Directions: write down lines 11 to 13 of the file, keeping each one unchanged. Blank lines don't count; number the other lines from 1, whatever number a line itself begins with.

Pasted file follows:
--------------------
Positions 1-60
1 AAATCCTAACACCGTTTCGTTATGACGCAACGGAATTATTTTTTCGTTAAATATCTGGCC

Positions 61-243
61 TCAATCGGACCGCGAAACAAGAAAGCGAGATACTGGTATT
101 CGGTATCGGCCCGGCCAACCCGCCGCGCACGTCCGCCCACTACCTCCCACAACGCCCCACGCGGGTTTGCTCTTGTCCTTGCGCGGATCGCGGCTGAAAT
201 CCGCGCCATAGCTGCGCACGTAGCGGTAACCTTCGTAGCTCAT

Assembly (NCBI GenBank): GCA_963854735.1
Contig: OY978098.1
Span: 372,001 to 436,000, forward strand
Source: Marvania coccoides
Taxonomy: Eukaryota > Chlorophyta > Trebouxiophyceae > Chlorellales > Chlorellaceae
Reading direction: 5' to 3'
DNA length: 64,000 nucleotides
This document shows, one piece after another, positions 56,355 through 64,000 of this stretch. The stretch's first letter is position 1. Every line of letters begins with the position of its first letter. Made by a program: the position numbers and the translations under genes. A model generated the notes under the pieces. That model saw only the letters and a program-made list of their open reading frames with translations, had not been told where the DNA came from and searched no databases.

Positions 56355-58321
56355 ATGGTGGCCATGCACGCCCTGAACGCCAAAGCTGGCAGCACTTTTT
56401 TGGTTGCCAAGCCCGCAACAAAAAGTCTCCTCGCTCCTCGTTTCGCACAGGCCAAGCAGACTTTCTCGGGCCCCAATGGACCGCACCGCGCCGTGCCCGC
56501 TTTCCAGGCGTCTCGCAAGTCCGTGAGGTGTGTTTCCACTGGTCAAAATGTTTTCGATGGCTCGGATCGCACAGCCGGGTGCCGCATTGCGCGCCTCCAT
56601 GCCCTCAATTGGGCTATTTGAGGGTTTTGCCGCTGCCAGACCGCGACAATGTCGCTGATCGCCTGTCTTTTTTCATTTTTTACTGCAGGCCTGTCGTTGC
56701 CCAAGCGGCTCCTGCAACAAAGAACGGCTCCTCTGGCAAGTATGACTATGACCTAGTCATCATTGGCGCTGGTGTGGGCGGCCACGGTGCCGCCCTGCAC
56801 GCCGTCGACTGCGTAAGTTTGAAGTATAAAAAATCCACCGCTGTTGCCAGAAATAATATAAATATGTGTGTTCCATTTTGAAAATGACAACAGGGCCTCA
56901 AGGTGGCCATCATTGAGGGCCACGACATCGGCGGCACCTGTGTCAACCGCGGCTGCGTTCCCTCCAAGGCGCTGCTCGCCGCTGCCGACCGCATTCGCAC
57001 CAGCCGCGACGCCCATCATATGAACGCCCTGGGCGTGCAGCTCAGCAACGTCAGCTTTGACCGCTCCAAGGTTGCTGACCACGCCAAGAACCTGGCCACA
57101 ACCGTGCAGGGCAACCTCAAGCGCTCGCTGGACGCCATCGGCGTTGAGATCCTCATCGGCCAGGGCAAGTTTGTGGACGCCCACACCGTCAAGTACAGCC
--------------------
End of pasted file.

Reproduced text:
Taxonomy: Eukaryota > Chlorophyta > Trebouxiophyceae > Chlorellales > Chlorellaceae
Reading direction: 5' to 3'
DNA length: 64,000 nucleotides